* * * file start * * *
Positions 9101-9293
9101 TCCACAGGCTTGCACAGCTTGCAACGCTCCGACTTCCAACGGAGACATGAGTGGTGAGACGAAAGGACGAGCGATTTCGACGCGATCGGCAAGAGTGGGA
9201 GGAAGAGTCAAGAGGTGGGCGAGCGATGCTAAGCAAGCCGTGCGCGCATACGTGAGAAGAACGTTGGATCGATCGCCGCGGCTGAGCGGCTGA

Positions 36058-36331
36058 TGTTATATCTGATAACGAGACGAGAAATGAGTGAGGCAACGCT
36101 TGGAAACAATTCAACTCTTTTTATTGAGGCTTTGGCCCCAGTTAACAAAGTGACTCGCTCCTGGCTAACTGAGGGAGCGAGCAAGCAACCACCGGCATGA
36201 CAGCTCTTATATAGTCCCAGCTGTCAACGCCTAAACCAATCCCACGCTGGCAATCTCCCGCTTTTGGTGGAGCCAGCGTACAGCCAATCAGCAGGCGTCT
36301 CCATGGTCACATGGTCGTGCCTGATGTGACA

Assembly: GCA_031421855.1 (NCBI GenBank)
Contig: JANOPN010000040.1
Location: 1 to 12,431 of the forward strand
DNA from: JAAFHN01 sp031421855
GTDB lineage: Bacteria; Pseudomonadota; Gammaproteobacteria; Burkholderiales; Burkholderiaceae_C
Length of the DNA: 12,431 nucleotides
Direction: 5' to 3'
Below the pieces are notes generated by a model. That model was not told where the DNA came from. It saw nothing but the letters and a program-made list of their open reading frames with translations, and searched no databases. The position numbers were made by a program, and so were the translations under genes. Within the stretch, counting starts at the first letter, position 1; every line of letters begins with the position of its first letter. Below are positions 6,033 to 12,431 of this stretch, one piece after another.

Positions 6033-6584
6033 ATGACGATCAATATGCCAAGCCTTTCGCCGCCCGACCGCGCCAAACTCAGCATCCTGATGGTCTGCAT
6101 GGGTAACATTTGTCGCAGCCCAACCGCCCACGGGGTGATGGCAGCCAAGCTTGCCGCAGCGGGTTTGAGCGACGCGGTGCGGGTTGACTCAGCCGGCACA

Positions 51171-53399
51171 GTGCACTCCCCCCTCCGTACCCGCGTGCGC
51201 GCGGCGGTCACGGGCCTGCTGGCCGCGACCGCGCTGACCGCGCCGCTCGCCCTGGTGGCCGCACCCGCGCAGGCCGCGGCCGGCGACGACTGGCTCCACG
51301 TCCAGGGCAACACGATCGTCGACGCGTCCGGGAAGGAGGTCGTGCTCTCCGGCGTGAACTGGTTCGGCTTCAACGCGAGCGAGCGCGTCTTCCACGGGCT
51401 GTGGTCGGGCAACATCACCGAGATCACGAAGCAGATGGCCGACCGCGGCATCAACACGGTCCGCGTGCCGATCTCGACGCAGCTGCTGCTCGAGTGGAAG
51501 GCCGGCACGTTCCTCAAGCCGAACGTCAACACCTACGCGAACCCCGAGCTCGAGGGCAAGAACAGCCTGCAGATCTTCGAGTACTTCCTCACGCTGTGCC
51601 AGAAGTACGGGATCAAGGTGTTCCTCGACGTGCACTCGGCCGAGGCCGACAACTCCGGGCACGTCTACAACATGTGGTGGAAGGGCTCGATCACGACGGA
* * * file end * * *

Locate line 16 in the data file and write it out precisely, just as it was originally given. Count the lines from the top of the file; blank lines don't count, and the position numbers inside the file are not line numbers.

Below the pieces are notes generated by a model. That model was not told where the DNA came from. It saw nothing but the letters and a program-made list of their open reading frames with translations, and searched no databases. The position numbers were made by a program, and so were the translations under genes. Within the stretch, counting starts at the first letter, position 1; every line of letters begins with the position of its first letter. Below are positions 6,033 to 12,431 of this stretch, one piece after another.